By Tom Hurley
It is estimated that between 15 and 20 million sports injuries occur in the United States alone. These injuries can range from nagging constant pain due to overuse, to season ending injuries such as ligament damage in the ankle, knee or shoulder; and the age of the athlete’s affected can range from very young, (7 years) to not so young, (70 years and beyond). The statistics are staggering, but not necessarily unpredictable. The bottom line is, in terms of classifying athletes, it has been said that there are two types: those who have been injured, and those who have not been injured yet.
As opportunity for youth participation in sport grows, the number of injuries related to participation naturally rises. Not only does this create a larger need for the biological, (physical) problems associated with the injury to be addressed through possible surgery, rehabilitation and conditioning, it also creates a necessity for young athletes, parents and coaches to understand the mental and emotional, (psychological) factors that need to be addressed for a full recovery.
“Get back on the horse”
So you want to get your son/daughter/team member/athlete back in the game. The Doctor has given them “medical clearance” and all physical indications are that he/she should be able to participate at their pre-injury level. You’ve tried everything to get them there, but nothing seems to be working. You wonder “what will it take to get them back on the horse”? This is a huge subject matter, one that can not be fully addressed in a simple article. There are however, some specific strategies that can be noted for further exploration.
The young athlete begins practicing with the team and aside from a let down in physical “game-time” conditioning, seems to be performing at or near pre-injury level. This is the scenario that we would all like to experience. In this case the child simply needs to know that there is an open, non-judgmental line of communication available to them should they begin to experience pain or inhibition.
The young athlete refuses to return, or when they do begin practicing, doesn’t seem to have the same intensity or focus that they once had. They are noticeably more “timid” in their approach to the sport. This is an extremely common scenario whereby we see the physical return to the sport but factors are in play that are creating inhibition. It can not be understated that open non-judgmental communication between the athletes, parents, and coaches is vital in all of these situations, and should be the standard for all youth athletics. There are usually three different factors involved in the “timid play” scenario.
“It still hurts”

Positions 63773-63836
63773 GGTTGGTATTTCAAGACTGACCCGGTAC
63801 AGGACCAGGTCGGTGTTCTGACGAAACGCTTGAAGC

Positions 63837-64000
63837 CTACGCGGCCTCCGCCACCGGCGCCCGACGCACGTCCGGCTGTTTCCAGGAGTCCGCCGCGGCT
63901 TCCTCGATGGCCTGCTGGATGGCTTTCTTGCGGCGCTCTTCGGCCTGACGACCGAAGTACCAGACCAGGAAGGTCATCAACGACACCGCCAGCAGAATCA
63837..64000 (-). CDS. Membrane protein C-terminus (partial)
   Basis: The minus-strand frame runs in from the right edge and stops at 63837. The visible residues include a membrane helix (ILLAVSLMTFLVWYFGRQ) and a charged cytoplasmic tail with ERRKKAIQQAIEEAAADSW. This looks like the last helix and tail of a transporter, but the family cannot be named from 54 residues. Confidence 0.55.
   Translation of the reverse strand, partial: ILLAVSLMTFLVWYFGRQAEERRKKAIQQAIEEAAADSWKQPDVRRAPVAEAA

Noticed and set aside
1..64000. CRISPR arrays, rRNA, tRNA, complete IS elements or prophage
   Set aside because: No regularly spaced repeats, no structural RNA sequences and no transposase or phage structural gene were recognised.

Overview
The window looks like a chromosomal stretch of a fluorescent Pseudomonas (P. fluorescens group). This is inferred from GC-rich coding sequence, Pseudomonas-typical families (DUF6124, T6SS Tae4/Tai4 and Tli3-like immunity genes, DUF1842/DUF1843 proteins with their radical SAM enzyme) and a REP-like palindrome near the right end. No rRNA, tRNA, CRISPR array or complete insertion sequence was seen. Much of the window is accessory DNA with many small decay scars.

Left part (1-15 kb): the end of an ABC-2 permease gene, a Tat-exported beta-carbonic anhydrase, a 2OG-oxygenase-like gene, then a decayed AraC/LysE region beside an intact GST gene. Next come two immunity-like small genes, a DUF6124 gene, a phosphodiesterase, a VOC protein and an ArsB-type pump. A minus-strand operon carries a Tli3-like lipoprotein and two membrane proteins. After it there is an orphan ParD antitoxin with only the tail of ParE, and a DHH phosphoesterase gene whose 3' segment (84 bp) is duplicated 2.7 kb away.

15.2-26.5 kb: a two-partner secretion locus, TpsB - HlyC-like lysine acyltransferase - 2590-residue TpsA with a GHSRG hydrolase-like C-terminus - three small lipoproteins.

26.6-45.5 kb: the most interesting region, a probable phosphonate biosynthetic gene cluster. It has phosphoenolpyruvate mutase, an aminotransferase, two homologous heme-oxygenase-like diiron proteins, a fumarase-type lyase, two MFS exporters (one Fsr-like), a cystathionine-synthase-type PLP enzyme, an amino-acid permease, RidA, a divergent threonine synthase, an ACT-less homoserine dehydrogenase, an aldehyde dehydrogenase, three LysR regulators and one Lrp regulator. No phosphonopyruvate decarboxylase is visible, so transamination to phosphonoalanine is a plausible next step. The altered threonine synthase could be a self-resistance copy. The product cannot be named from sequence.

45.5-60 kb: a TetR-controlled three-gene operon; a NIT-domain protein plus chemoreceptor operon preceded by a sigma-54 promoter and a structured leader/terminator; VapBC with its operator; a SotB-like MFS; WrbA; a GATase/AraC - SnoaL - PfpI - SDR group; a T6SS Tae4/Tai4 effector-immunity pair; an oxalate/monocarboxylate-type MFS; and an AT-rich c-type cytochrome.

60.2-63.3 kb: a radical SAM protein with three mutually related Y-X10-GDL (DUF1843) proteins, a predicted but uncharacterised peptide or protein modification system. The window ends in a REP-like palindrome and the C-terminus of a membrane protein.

The first factor could quite simply be that the child still experiences pain as they are trying to play. Though it may sound simplistic, we often forget to ask the proper question. If the young athlete feels empowered as a member of their own re-habilitation team, they will be more likely to let you know that “it still hurts”. The fix here is simple; go back to the doctor or get a second opinion.
“I’m all done”
This factor is a little more difficult to rule out. In our efforts to promote our children through sport we sometimes forget that they are not little adults. Their likes and dislikes are fickle at best as they move through development and maturation. Today’s favorite activity may be tomorrow’s memory. Your child/athlete may be trying to let you know that they have simply lost interest in this sport and don’t know how to tell you for fear that they will let you down.
The temperament, coping skills, daily stresses, trait anxiety and emotional maturity of each young athlete is unique and under construction. The injury and pain associated with it may have been enough to disengage that child’s desire to continue with this particular sport.
Of course we all want athletes to “get back up on the horse” because it “builds character”. The suggestion here is to begin having conversations with the athlete about their continued participation. It has been my experience that once a child knows that they are able to have good honest “talks” about how they feel; they are more likely to make decisions based on how they actually feel as opposed to how they think they should feel. Often times the child will understand where the apprehension to perform is coming from, and will be willing to try to work through it and continue with the activity. Of course, the fact remains that they simply may be “all done”.